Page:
live sales session. I figured why stand up here and just tell you what I should do? I've always thought it'd be much more valuable to someone if they could actually see how we work a sales session. So, we'll be doing that live for you. And then, before we get into that, though, I want to give you a little bit of lowdown on our pricing structure so you understand what I'm doing with the client and how that's working out. So, next we're gonna go over my pricing structure. Structuring your pricing is a very important thing, and I'm not gonna go over a whole lot about actually prices, like dollar signs for your items, because that kind of depends on your cost of doing business, your desire to income, and how much you even value your time. So, instead I'm just gonna go over a little bit more about just how to structure, again, your pricing. So, there are two main schools of thought when it comes to structuring your pricing and selling. One is a la carte pricing, and the other is package pricing. Package pricing, I'm assuming most of you guys are familiar with. It's where you have a specific amount of product in set packages, so Package A would have, for example, four 5 by 7's, two 8 by 10's, and a 16 by 20. The thing about package pricing is that as a client fills out those requirements, they select the package they want, fill out the requirements, and they feel completed. They don't feel the need to add on anything else. We use an a la carte system, but we call it something much more friendly. We call it "Build Your Own Collections." And our verbiage for that for our clients is that you get to select everything you want and get exactly what you need. Which sounds very friendly to them, also. With our Build Your Own Collections, a lot of people just assume that, like my clients would come and they would say to themselves, my clients would just come in and get a single 8 by 10, right? If you're thinking a la carte pricing. Because they don't have to pick out anything. But we have set up a few ground rules for our Build Your Own Collections. We tell our clients that we do require them to get something for on their walls, so a single wall portrait, at least, and then something that's the smaller prints. So, our 8 by 10s, 5 by 7s, and 4 by 6s. So, six of the smaller prints. So, a couple of basic requirements that should be very simple for our client to get from the time we're investing them. If they don't want that stuff, maybe they probably aren't our client, anyway, right? So, we have that set up. Other things about our sales system is that as you're developing your own sales strategy and your pricing guide, make sure it has great visual appeal. When I first started, I was not aware of the importance of that. So, if you go into a restaurant or something and you sit down at a menu, and you open it up and all it is is a list of their products and pricing, it's very unappealing, right? It's kind of frustrating to figure out what you want. Because they haven't created the desire by showing you cool images. You guys are portrait artists. You should be able to take pictures of your products to show your clients. It's fairly simple. However, this is what I first started off. This is an actual copy of my pricing guide when I first started. So, it is ugly. Like, it's all just numbers and dollar signs and is completely confusing and frustrating to look at. Who's gonna figure out what they want from that list of numbers? I can totally see why one of the big reasons why I was not doing as well. So, our pricing guide now looks like... that. (laughs) So, I have it with me, luckily. It looks like my images are not coming up on my slideshow, but we will go on. So, our pricing guide looks like this. It has lots of big images and lots of large products. So, it creates that desire for it. It also, the steps that we go through, are very important for our Build Your Own Collections. So, with those steps, we want the client to see and understand what we're gonna sell to them and follow along and not try to control the sale so it's very important for us to sell in a specific order. So, we have wall portraits first for our order because that's the most important thing for us in our collections, is sell them a wall portrait. It's also very important to me, as an artist, because that's what I enjoy having my clients to have in their home. It also happens to be our biggest profit margin, too. So, it's a nice thing to sell first. The second thing we have listed is our multi-image wall art. Which is we sell a lot of stuff to, we do a lot of seniors and senior athletes, so they're looking for their composites, collages, different things like that. Third thing is our albums. Our album is a very high-profit-margin item, too. It's a great way for our clients to get all of their portraits and have for years down the road. The third thing is our 8 by 10's, our 5 by 7's, and 4 by 6's, and the last thing is wallets. These things are typically given out as gifts to other people. I don't want them to use up their budget on their gifts to other people that they're not gonna end up keeping for themselves. As I mentioned, visual appeal. On our album, we have a very large picture of a wall grouping for the very first thing in our wall portraits. I cannot tell you how many times a client will come into our studio after a sales session and say, "This is exactly what we want." They've seen this pricing guide multiple times before they actually come into their sales session. We've created desire because we've shown this to them. This is a 20 by, or, sorry. A 30 by 40 and three 12 by 18's on canvas. Clients walk in all the time and say, "This is exactly what I want for my home." Because they like the look of that. We created desire and they ordered that. Same for the rest of our products, too. We show them lots of big, large, product images. So, we have large product images. We also have descriptions that create desire. So, on that description that creates desire, for example, I don't just list our canvas portraits. I say, "Richly textured, premium canvas wrapped around a wooden frame." "Your very own masterpiece." Sounds much friendly than just, "Canvas. Metal. Frame," type stuff. If we have descriptions that create desires, it's very important. And we have our prices listed from high to low. So, if you notice, they take up a very small amount of space on our pricing guide, compared to... ...compared to this, right? So, our prices are downplayed, but they're listed from high low, so our very highest one, our largest print, is the first one we show. And it's the most expensive thing. I want my clients to look at my prices and say, "Holy crap! That's expensive." That's what I'm going for, because then when they look down the rest of the line, they say, "Oh, that's way better. That 30 by 40 is way better priced." So, then they start, it just acclimates them to my pricing very quickly. So, having prices from high to low is very important. Easy upgrades are very important, too. So, for our canvas, our metal, and our frame prints, it's kind of like going to McDonald's. "Would you like fries with that?" That's an easy upgrade, right? "Sure. I want some fries with that." The same thing for those upgrades for our wall portraits. All our wall upgrades are the same price, so it's whatever they prefer. Whatever they want: the canvas, the metals, or the frames. Which one would you like? It's not a whole hard decision for the clients to pick out, figure out what type of material, and then the price versus this other price. Just an easy upgrade. And then, having premium products is very nice, too. Having some premium products, clients will naturally gravitate, if you have premium, a mid-range, and a lower-range products. Clients always will naturally gravitate towards the mid-range product. And so, it kind of gauge where they're gonna go. Also, if a client happens to come in and wants to impress all of their friends, it's nice to have those premium products, too. Building Block Pricing Structure. For a building block pricing structure, I'm gonna bring out my guide again and hold it up. We have a lot of our products are set up in a building block pricing structure. So, for example, our multi-image wall art and our albums. These things, the clients goes through and selects the features they want to build the final product. By selecting, going through in multiple steps, the client sees and understands the value a little bit more. So, for example, on our albums, they're going to go through and pick out the size of the album first. It's the first step. So, they pick out an 8 by 8, a 10 by 10, or a 12 by 12. Which size do you think most of our clients gravitate towards? The mid-range one, right? The middle; the 10 by 10. So, they're gonna gravitate towards that. That's one price. And then they're gonna go through and select the design. How much design time we put into it and invest into it. So, one is a very simple one, and nother one is a custom design, and a third is exclusive. Again, they gravitate toward the middle one, typically. And they pick out the design series. And the third step, then, would be picking out the number of images they want in the album. With this, we sell a number of images and not pages because I'm a portrait artist and not a printmaker, and so I go by the number of images they want. But each step of that adds on value. And they can figure out, again, what they want. If I just had my albums listed at $1,500 or $2,000, the client would look at that, turn the page, and never look back. But since they're building that step by step and picking out the features that they want, they're able to see and understand that value. So, they are much more likely to invest a little bit more to get what they want.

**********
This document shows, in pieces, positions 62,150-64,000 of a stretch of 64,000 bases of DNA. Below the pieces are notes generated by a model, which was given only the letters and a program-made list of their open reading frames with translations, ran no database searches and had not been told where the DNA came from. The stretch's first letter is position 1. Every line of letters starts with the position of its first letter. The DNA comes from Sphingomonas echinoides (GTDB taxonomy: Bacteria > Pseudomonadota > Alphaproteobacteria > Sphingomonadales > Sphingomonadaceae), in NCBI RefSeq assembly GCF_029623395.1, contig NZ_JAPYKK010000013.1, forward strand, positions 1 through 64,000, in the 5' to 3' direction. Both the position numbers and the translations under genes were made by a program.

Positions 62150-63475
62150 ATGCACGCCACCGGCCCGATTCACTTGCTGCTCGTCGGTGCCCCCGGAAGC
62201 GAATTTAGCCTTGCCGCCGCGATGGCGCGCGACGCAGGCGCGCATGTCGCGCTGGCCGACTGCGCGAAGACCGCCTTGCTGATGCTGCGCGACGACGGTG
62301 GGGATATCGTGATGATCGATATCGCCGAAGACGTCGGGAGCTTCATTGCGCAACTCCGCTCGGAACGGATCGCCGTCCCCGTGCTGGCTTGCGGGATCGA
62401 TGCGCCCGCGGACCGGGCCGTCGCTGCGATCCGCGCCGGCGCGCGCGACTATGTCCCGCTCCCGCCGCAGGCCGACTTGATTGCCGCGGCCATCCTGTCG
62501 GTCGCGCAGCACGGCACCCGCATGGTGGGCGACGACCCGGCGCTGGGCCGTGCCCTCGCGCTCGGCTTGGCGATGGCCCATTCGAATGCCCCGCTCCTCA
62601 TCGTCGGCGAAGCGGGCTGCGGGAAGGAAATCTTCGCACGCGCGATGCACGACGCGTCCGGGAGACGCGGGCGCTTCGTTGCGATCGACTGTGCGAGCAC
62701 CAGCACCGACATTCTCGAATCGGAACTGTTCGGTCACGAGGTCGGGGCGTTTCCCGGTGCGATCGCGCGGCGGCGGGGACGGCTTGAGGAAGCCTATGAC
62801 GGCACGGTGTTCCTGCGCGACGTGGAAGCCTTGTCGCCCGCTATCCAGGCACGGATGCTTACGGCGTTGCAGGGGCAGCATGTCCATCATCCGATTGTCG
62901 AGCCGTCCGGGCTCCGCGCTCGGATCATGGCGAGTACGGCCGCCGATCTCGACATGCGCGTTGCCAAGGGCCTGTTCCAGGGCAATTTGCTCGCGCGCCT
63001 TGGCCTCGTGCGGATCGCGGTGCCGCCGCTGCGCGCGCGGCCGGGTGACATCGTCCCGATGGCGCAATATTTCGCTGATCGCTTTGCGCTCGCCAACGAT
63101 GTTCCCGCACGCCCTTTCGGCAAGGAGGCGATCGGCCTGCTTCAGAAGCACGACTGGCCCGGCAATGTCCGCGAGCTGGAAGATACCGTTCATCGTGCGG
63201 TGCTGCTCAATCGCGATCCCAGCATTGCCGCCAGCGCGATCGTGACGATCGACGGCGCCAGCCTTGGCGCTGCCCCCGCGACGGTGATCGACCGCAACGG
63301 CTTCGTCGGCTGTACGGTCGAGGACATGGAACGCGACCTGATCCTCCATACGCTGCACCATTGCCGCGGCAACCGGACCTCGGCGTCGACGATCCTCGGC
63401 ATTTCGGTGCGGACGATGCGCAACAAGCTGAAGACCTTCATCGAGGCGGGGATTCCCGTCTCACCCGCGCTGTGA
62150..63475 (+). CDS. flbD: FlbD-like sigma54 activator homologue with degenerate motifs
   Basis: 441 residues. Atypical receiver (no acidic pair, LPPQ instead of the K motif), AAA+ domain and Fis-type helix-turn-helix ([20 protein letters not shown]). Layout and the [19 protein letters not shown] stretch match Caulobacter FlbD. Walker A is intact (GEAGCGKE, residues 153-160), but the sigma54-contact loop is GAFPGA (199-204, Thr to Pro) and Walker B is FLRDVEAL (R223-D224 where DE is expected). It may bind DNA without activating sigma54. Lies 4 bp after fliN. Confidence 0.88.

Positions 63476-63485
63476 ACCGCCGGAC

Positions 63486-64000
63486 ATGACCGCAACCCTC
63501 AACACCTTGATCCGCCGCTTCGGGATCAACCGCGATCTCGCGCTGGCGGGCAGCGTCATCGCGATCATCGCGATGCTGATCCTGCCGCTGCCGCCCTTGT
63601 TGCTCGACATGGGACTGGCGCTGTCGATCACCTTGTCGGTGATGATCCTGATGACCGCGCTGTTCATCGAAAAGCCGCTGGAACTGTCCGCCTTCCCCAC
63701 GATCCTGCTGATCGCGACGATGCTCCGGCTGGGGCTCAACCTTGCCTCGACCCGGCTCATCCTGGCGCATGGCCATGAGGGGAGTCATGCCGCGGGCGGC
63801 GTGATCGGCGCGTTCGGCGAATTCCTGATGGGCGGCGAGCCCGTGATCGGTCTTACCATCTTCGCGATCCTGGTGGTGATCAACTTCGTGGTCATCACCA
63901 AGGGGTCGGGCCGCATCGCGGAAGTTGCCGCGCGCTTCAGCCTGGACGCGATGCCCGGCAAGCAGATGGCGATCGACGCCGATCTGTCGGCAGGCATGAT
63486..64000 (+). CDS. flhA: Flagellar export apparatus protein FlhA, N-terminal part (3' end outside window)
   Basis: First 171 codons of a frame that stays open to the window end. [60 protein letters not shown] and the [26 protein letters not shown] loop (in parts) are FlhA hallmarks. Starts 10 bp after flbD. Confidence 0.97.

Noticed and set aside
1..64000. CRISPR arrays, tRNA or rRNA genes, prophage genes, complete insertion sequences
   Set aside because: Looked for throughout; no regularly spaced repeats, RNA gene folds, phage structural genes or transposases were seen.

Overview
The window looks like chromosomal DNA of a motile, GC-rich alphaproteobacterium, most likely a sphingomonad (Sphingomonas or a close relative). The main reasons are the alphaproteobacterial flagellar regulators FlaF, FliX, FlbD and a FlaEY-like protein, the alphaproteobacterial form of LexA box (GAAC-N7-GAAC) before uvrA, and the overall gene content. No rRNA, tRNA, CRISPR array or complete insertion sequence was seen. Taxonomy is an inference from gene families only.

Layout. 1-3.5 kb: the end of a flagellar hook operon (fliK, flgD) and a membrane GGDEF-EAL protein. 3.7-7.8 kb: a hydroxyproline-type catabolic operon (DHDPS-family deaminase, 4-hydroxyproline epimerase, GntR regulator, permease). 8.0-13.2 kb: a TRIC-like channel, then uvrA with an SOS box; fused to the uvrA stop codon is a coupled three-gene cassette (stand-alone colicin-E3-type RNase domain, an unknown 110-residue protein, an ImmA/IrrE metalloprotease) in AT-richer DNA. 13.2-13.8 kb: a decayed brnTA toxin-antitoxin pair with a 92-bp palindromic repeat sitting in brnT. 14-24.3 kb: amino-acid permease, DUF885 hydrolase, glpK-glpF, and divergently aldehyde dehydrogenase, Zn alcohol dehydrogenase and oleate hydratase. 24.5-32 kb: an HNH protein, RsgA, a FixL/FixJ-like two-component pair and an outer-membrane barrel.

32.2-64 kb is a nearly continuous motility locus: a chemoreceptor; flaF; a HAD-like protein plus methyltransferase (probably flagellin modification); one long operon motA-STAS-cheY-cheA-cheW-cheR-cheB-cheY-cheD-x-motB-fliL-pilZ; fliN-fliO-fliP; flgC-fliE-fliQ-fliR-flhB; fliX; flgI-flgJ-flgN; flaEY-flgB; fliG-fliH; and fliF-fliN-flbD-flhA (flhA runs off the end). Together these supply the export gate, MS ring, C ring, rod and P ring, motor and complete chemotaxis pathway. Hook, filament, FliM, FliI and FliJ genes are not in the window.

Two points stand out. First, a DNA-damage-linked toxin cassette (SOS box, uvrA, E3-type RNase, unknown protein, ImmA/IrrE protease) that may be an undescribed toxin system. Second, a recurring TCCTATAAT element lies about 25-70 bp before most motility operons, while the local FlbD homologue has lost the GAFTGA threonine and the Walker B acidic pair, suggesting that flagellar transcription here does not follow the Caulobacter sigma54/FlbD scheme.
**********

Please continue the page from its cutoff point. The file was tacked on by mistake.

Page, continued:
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Tomas Verver

Good inperson salescourse for creative entrepreneurs. To the point and direct help you increase sales success.